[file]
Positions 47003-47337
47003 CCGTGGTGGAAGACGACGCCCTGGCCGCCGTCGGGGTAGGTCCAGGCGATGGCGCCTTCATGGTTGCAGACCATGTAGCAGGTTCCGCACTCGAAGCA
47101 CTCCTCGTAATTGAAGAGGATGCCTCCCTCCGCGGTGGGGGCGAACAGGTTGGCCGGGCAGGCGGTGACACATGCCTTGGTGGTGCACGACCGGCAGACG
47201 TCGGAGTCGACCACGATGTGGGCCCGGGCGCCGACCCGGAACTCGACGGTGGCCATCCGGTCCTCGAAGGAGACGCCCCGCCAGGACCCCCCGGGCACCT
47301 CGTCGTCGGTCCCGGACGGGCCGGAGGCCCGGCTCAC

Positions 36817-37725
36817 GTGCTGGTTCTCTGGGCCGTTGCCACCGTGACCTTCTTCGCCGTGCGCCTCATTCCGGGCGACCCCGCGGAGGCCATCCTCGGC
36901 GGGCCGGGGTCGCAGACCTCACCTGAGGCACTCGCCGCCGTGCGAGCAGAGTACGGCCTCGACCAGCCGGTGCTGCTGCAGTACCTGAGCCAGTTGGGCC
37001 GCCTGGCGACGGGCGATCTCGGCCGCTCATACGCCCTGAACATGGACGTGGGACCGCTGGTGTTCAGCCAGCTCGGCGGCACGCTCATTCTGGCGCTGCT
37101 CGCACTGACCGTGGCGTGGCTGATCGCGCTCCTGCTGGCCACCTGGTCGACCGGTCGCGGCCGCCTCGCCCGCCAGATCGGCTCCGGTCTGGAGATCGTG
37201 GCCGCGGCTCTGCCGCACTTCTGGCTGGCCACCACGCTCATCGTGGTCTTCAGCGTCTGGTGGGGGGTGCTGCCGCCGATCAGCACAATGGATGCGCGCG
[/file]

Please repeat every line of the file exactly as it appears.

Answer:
Positions 47003-47337
47003 CCGTGGTGGAAGACGACGCCCTGGCCGCCGTCGGGGTAGGTCCAGGCGATGGCGCCTTCATGGTTGCAGACCATGTAGCAGGTTCCGCACTCGAAGCA
47101 CTCCTCGTAATTGAAGAGGATGCCTCCCTCCGCGGTGGGGGCGAACAGGTTGGCCGGGCAGGCGGTGACACATGCCTTGGTGGTGCACGACCGGCAGACG
47201 TCGGAGTCGACCACGATGTGGGCCCGGGCGCCGACCCGGAACTCGACGGTGGCCATCCGGTCCTCGAAGGAGACGCCCCGCCAGGACCCCCCGGGCACCT
47301 CGTCGTCGGTCCCGGACGGGCCGGAGGCCCGGCTCAC

Positions 36817-37725
36817 GTGCTGGTTCTCTGGGCCGTTGCCACCGTGACCTTCTTCGCCGTGCGCCTCATTCCGGGCGACCCCGCGGAGGCCATCCTCGGC
36901 GGGCCGGGGTCGCAGACCTCACCTGAGGCACTCGCCGCCGTGCGAGCAGAGTACGGCCTCGACCAGCCGGTGCTGCTGCAGTACCTGAGCCAGTTGGGCC
37001 GCCTGGCGACGGGCGATCTCGGCCGCTCATACGCCCTGAACATGGACGTGGGACCGCTGGTGTTCAGCCAGCTCGGCGGCACGCTCATTCTGGCGCTGCT
37101 CGCACTGACCGTGGCGTGGCTGATCGCGCTCCTGCTGGCCACCTGGTCGACCGGTCGCGGCCGCCTCGCCCGCCAGATCGGCTCCGGTCTGGAGATCGTG
37201 GCCGCGGCTCTGCCGCACTTCTGGCTGGCCACCACGCTCATCGTGGTCTTCAGCGTCTGGTGGGGGGTGCTGCCGCCGATCAGCACAATGGATGCGCGCG